The Lake George Kayak Company has been awarded a Preservation Award by Adirondack Architectural Heritage (AARCH) for its restoration of an 1880s boathouse on Green Island.
The boathouse now serves as the Lake George Kayak Company’s retail store, selling kayaks, canoes, paddleboards and boating-related gear. The restoration was completed in 2013.
According to Kate Ritter, AARCH’s program director, the awards are presented annually to those who have “undertaken sensitive restorations or rehabilitations and demonstrated long-term stewardship.”
The award was presented at an awards luncheon on September 29 in Inlet. The annual event is “a celebration of the work and care that individuals and organizations have put into a variety of historic resources throughout the Adirondack region.”
“When people say a building can’t be preserved, this demonstrates that it’s possible,” said Ike Wolgin, the owner of the Lake George Kayak Company. “It’s nice for everyone who was involved in protecting this interesting and unique building to see it recognized.”
According to Wolgin, the boathouse was built for John Boulton Simpson and his 80-ft steam yacht, Fanita.
Simpson was the New York City businessman who, along with four other investors, purchased Green Island and built the Sagamore Hotel in 1882. They also built cottages for themselves on the island, and spent the long summers entertaining themselves and one another with regattas, cruises, balls and informal parties.
According to Wolgin, Fanita was docked at Villa Nirvana, on the south shore of Green Island. But at the end of every season, she was hauled from the lake along a marine railway that extended into the boathouse and every spring, she was returned to the lake the same way.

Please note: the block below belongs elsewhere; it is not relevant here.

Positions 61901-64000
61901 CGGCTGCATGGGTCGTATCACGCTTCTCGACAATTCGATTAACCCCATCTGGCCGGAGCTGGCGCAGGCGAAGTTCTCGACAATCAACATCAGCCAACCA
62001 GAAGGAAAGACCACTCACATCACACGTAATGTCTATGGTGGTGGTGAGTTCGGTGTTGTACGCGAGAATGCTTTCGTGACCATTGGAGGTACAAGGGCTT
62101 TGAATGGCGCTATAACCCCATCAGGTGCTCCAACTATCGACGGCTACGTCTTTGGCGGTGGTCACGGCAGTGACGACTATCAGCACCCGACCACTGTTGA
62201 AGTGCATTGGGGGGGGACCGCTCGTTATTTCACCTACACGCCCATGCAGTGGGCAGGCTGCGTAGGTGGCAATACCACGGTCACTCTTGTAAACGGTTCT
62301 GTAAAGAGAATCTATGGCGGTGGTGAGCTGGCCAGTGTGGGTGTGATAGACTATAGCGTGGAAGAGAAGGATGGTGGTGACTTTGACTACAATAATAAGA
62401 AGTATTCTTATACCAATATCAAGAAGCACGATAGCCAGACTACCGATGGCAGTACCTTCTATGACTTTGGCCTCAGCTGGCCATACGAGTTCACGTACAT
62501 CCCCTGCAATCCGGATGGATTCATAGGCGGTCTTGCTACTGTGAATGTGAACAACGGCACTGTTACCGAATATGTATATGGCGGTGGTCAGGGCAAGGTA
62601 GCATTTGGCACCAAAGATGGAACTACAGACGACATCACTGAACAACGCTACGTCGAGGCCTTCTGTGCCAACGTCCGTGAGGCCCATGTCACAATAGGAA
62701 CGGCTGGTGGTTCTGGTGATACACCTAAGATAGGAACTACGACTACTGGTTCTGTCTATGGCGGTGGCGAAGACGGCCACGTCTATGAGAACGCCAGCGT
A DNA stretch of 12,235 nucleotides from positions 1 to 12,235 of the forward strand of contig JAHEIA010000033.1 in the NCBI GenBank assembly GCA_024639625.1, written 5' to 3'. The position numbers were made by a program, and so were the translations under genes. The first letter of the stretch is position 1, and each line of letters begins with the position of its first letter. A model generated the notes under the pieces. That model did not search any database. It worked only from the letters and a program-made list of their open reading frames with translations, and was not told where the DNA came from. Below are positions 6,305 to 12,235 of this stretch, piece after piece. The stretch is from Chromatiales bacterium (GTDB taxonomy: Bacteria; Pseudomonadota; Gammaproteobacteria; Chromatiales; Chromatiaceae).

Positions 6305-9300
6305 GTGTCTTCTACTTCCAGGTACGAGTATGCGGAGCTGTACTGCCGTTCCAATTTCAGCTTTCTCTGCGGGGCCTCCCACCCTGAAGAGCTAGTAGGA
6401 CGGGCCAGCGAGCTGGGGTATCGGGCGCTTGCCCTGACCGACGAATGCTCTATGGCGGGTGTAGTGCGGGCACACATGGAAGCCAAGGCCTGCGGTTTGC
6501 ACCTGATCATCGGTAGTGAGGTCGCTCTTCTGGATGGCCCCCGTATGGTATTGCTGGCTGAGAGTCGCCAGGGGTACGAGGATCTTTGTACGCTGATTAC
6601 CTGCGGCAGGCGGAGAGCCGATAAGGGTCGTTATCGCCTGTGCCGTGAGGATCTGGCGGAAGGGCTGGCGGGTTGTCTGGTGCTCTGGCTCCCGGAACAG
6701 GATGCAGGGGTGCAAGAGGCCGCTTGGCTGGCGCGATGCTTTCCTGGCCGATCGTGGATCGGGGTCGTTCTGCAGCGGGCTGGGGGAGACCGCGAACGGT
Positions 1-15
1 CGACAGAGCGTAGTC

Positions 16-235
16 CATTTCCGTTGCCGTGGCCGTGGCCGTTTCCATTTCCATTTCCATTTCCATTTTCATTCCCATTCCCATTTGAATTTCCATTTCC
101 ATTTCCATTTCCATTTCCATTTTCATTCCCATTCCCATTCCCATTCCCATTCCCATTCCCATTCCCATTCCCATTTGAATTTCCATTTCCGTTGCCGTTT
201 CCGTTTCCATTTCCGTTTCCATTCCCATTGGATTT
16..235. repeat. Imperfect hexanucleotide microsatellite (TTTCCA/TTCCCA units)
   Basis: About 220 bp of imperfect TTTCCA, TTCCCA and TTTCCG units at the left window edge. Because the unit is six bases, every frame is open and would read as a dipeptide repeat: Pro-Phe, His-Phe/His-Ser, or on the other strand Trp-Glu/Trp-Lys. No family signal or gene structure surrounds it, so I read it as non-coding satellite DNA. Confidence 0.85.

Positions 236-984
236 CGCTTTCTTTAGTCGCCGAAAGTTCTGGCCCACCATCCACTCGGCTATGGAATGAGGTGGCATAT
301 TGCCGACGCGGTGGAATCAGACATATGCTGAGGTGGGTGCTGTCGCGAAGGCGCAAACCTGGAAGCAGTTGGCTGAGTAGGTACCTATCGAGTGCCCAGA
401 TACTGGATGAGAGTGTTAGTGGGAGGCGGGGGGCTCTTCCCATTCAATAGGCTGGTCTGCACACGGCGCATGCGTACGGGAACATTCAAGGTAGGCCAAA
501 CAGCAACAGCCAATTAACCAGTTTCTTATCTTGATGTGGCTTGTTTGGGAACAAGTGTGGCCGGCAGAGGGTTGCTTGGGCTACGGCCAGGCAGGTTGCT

F.R. Smith and Sons, the Bolton Landing marina, purchased the boathouse in the late 1920s, and for most of the decades that followed, it continued to be used to store and launch boats.
In recent years, though, it had fallen into disrepair; before the Lake George Kayak Company bought it two years ago, it looked as if it would collapse of its own weight if a developer didn’t knock it down first.
To save the boathouse, Wolgin recruited Bolton builder Dave McAvinney, with whom he’s worked on several construction projects, and architect Reuben Caldwell.
Everything that could be salvaged was salvaged, said Wolgin. The exterior siding, rather than being thrown away, was used to line the interior walls. Beams that were once used for ramps now support the uppermost level. Even the old tin roof was retained.
“We recycled, repurposed and reclaimed everything we could,” said Wolgin. “From an environmental perspective, the less you send to a landfill the better. And we sent very little.”
Wolgin said he appreciated AARCH’s efforts to promote the appreciation of the region’s varied vernacular architecture.
“There were certainly more styles than the rustic style, styles that were based on the availability of materials and the function of the buildings,” said Wolgin. “Utilitarian buildings such as boathouses were the work horses of the Adirondacks, and they’re easily lost. AARCH helps make certain that these buildings are better understood, so as to better preserve them.”